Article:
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Canada

Section 5. Governmental Attitude Regarding International and Nongovernmental Investigation of Alleged Violations of Human Rights

A wide variety of domestic and international human rights groups generally operated without government restriction, investigating and publishing their findings on human rights cases. Government officials were cooperative and responsive to their views.

Government Human Rights Bodies: Federal and provincial human rights commissions enjoyed government cooperation, operated without government or party interference, and had adequate resources. Observers considered the commissions effective. Parliamentary human rights committees operated in the House of Commons and the Senate. The committees acted independently of government, conducted public hearings, and issued reports and recommendations to which the government provided written, public, and timely responses. Most federal departments and some federal agencies employed ombudsmen. Nine provinces and one territory also employed ombudsmen.

France

Section 5. Governmental Attitude Regarding International and Nongovernmental Investigation of Alleged Violations of Human Rights

A wide variety of domestic and international human rights organizations generally operated, investigated, and published their findings on human rights cases without government restrictions. Government officials were cooperative and responsive to their views.

Government Human Rights Bodies: The National Consultative Commission on Human Rights (CNCDH) advised the government on human rights and produced an annual report on racism and xenophobia. Domestic and international human rights organizations considered the CNCDH independent and effective. Observers considered the Defender of Rights independent and effective, with access to all necessary resources.

Philippines

Section 5. Governmental Attitude Regarding International and Nongovernmental Investigation of Alleged Violations of Human Rights

A number of domestic and international human rights groups operated in the country, investigating and publishing their findings on human rights cases. Government officials were under pressure not to cooperate or respond to the views of international human rights organizations. Local human rights activists continued to encounter occasional harassment, mainly from security forces or local officials from areas in which incidents under investigation occurred.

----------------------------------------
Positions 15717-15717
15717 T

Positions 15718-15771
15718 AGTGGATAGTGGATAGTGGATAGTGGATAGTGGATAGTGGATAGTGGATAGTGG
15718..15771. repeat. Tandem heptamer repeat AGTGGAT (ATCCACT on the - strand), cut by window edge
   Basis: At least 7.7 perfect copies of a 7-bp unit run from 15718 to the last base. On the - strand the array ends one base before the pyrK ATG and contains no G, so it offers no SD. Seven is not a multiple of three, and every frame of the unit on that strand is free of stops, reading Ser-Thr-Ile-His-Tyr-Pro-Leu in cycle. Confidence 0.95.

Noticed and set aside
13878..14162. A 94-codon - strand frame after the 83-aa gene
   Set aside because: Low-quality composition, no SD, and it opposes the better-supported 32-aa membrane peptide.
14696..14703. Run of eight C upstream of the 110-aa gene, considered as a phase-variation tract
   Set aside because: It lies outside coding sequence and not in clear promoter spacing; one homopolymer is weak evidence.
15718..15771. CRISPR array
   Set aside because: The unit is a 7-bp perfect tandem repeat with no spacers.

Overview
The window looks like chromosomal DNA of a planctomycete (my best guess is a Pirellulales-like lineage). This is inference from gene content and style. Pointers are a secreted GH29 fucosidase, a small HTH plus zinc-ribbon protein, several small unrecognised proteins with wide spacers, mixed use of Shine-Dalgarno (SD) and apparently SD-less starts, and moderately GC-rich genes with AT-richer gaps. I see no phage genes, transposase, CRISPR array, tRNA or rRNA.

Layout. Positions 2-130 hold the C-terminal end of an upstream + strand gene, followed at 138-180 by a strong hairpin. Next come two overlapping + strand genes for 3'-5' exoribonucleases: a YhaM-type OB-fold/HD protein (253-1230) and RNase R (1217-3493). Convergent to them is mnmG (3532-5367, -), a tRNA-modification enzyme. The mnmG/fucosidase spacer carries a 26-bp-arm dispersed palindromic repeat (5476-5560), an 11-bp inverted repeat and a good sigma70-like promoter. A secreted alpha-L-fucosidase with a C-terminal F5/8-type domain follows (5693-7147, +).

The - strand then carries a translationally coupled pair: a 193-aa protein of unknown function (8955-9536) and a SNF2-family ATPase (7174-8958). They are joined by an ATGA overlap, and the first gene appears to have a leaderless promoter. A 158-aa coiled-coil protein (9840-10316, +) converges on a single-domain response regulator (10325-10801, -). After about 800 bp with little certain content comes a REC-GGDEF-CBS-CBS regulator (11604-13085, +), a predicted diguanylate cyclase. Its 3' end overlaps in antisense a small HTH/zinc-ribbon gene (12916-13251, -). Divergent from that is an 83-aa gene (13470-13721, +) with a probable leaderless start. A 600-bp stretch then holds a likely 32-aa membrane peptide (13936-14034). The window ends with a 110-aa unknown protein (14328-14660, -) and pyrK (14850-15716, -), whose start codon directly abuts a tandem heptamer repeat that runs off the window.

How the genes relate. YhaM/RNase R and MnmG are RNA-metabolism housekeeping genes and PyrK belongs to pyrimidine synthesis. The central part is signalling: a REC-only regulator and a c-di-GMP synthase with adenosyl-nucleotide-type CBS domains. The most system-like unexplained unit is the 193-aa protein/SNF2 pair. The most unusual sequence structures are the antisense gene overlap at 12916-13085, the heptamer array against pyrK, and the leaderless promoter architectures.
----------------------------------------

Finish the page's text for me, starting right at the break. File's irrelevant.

The United Nations or Other International Bodies: A number of UN special rapporteur or working group visit requests remained pending. In February the Prosecutor of the International Criminal Court (ICC) announced the opening of a preliminary examination of potential crimes, including extrajudicial and other killings, allegedly committed since July 1, 2016 in the government’s antidrug campaign. In a March speech, President Duterte ordered security forces not to respond to any probe or investigation requests on human rights abuses in the country. In March the country submitted a formal notification of withdrawal from the ICC’s Rome Statute, which will take effect one year after the notification.

In March a list of hundreds of individuals allegedly associated with the communist insurgency was included in a Department of Justice court filing seeking judicial affirmation of the government’s designation of the Communist Party of the Philippines/NPA as a terrorist organization. The list included UN Special Rapporteur on the Rights of Indigenous Peoples Victoria Tauli-Corpuz (a Filipina) and some other individuals identified by international NGOs as human rights defenders. In August a Manila regional trial court removed Tauli-Corpuz and three others from the list.

Government Human Rights Bodies: The CHR’s constitutional mandate is to protect and promote human rights; investigate all human rights violations, including those reported by NGOs; and monitor government compliance with international human rights treaty obligations. Approximately three-quarters of the country’s 42,000 villages had human rights action centers that coordinated with CHR regional offices. Nevertheless, the CHR lacked sufficient funding and staff to investigate and follow up on all cases presented to its regional and subregional offices.

The Office of the Ombudsman is an independent agency that responds to complaints about public officials and employees. It has the authority to make administrative rulings and seek prosecutions. Many human rights NGOs believed this office’s casework improved under the Ombudsman whose term ended in July, although administrative and institutional weaknesses remained. Samuel Martires, the new Ombudsman, began his nonrenewable seven-year term in July.

The Presidential Human Rights Committee serves as a multiagency coordinating body on human rights problems. The committee’s responsibilities include compiling the government’s submission for the UN Universal Periodic Review. Many NGOs considered it independent but with limited ability to influence human rights policy.

The Regional Human Rights Commission is a constitutionally mandated body tasked with monitoring alleged human rights violations in the Autonomous Region of Muslim Mindanao (Bangsamoro). The commission’s effectiveness remained unclear.

United Kingdom

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U.S. Department of State

The Lessons of 1989: Freedom and Our Future